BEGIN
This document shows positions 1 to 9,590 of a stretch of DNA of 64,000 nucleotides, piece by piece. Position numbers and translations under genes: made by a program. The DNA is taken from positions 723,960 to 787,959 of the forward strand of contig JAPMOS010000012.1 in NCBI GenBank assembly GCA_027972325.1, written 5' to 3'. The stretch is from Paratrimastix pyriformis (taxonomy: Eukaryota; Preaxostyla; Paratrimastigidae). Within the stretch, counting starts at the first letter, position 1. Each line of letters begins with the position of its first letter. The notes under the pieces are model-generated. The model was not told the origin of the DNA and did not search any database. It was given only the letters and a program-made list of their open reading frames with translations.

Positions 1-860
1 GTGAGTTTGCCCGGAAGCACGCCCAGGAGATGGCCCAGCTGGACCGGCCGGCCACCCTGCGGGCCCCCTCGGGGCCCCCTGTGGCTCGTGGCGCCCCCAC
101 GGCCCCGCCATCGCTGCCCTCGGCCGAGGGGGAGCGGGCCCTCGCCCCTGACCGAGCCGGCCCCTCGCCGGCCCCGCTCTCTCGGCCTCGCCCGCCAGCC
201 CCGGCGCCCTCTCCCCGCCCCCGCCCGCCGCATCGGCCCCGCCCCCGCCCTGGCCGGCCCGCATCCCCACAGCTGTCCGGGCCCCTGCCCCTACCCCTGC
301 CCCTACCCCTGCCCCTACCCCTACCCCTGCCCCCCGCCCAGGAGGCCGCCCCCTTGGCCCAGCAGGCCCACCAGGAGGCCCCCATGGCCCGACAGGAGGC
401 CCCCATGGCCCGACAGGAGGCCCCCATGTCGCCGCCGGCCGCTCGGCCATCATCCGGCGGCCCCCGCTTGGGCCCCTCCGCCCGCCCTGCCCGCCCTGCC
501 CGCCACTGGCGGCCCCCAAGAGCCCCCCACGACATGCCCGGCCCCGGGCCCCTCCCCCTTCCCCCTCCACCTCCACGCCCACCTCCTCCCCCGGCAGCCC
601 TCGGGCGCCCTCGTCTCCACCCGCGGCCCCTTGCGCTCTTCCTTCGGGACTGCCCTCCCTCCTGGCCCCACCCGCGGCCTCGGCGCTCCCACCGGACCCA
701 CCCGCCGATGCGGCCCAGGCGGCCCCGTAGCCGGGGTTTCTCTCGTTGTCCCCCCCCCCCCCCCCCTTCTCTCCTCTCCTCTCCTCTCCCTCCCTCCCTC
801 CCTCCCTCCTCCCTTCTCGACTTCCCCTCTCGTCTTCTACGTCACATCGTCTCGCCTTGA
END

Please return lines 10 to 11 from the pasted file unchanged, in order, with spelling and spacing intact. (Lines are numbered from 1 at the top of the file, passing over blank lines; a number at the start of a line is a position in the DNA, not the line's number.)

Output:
701 CCCGCCGATGCGGCCCAGGCGGCCCCGTAGCCGGGGTTTCTCTCGTTGTCCCCCCCCCCCCCCCCCTTCTCTCCTCTCCTCTCCTCTCCCTCCCTCCCTC
801 CCTCCCTCCTCCCTTCTCGACTTCCCCTCTCGTCTTCTACGTCACATCGTCTCGCCTTGA